Risk-avoiding investors looking for stable and regular returns may pick up their choice of stocks using the stable firm test
The growth rate for AM is lower compared to the long run expected growth rate for India.
Investors can be categorised into risk taking and risk avoiding groups. The risk avoiding investors aim to invest in stocks that do not exhibit huge fluctuations in fundamentals. The firms which report stable financials are called stable firms. Let us look at the characteristics of a stable firm.
Higher dividend payout or lower retention rate
Stable firms are those which have a lower need for reinvestment in working capital and capital expenditure. A lower reinvestment need provides them the ability to return a higher portion of the cash flows as dividends to its shareholders. For instance, Abhishek Mahimn Ltd (AM) has a dividend payout ratio (DPR) of 70% in its recent financial year. This indicates that its reinvestment (retention) rate is 30%. This firm is a stable firm as it is reinvesting less and returning more to its shareholders.
No excess returns
Stable firms may not generate excess returns. They report a return on equity which is just enough to cover their cost of equity. This means that these firms earn an industry average profit margin. They have industry average asset turn and equity multiplier. For instance, the ROE of AM is 12% which is equal to its cost of equity of 12 %. Further, the firm’s Dupont components are similar to that of an average firm in its sector.
Lower growth rate
The fundamental growth rate in earnings for equity shareholders could be computed as the product of a firm’s return on equity and its retention rate. Retention rate is calculated by subtracting the dividend payout ratio (DPR) from 1. The fundamental growth rate for AM is 3.60% (= product of ROE of 12% and retention rate of 30%). The growth rate for AM is lower compared to the long run expected growth rate for India.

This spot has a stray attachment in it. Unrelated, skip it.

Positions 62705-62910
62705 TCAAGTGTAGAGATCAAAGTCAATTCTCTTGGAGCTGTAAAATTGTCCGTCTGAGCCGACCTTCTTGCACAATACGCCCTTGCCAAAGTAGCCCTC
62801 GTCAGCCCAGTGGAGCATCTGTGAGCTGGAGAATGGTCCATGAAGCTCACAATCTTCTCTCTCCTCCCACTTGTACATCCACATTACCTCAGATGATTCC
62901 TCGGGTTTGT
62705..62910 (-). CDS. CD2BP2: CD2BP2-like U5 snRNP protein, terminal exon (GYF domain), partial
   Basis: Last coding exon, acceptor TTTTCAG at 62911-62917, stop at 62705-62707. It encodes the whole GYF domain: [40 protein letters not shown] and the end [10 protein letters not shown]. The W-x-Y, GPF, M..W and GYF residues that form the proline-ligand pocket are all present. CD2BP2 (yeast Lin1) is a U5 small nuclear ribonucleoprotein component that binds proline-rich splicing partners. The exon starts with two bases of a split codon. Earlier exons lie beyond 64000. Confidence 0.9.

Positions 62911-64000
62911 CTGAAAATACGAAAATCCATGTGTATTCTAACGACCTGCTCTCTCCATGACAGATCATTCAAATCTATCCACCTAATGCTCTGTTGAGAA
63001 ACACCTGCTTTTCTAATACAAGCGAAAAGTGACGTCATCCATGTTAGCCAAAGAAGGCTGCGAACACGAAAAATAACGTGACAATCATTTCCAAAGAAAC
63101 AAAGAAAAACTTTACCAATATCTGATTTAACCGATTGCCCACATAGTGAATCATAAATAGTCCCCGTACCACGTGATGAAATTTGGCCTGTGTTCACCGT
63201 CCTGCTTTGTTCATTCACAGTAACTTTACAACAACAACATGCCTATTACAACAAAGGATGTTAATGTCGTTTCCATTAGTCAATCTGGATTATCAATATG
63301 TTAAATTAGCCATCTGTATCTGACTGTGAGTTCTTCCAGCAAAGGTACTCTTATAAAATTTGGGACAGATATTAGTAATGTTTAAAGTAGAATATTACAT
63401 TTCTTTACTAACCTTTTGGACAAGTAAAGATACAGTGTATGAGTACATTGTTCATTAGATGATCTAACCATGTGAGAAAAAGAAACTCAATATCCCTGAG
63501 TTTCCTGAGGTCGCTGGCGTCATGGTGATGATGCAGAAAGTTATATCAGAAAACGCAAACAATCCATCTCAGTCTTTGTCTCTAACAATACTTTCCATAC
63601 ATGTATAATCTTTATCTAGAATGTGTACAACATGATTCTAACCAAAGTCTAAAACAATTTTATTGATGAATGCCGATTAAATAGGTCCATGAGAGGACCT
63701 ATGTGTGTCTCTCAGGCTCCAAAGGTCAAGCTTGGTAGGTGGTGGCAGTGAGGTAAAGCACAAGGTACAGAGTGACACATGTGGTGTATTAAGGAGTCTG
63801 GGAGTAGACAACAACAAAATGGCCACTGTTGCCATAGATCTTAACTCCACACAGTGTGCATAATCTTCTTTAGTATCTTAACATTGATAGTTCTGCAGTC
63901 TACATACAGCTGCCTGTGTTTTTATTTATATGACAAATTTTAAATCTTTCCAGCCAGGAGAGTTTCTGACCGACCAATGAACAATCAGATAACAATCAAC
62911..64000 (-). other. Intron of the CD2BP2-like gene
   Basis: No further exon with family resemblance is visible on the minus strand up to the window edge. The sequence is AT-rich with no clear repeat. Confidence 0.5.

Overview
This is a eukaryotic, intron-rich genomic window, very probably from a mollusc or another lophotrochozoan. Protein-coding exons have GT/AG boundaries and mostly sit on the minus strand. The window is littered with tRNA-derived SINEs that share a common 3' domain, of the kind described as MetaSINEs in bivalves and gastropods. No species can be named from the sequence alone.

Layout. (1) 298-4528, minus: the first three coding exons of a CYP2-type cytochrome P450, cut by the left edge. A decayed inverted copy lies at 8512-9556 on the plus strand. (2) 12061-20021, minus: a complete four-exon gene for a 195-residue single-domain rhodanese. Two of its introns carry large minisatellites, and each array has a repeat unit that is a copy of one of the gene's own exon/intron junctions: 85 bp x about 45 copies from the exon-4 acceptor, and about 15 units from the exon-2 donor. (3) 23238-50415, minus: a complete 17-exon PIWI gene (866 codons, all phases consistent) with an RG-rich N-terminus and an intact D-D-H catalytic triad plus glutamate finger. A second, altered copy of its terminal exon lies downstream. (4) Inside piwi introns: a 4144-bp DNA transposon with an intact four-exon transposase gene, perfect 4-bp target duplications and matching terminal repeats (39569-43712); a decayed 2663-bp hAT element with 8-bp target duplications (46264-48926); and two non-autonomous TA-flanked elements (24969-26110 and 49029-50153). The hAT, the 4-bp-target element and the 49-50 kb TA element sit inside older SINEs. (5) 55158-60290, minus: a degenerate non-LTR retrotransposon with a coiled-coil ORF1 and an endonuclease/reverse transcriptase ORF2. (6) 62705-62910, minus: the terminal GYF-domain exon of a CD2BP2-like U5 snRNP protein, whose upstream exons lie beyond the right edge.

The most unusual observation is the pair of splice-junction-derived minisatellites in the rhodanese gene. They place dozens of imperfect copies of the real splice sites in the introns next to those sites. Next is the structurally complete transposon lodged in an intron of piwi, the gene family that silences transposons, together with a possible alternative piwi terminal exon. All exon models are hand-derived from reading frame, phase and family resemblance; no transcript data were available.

Higher debt ratio
Stable firms have higher cash flows caused by stable revenue and expense patterns with lower reinvestment needs. This makes them attractive borrowers as they can repay the loans and honour the interest payment obligations in time. Further, stable firms have a compulsion to reduce their cost of capital and therefore their debt equity ratio is normally high. For instance, debt-to-equity ratio of AM is 40%. This reflects that its interest-bearing debt (inclusive of short term and long-term lease obligations) is 40% of its book value of shareholders’ funds.
Equity beta in the range of 0.80-1.20
Stable firms have a levered beta in the 0.80-1.20 range. It is not very high as it is a risk caused by fluctuations in business prospects and operating leverage comes down due to stability in generating and sustaining cash flows. It is not very less as they tend to have higher debt to equity ratio which escalates the impact of financial leverage on the levered beta.
The above stated are the key traits of a stable firm. Risk avoiding investors looking for stable and regular returns may pick up their investment potential using the stable firm test as discussed above.
The writer is associate professor of finance at XLRI – Xavier School of Management, Jamshedpur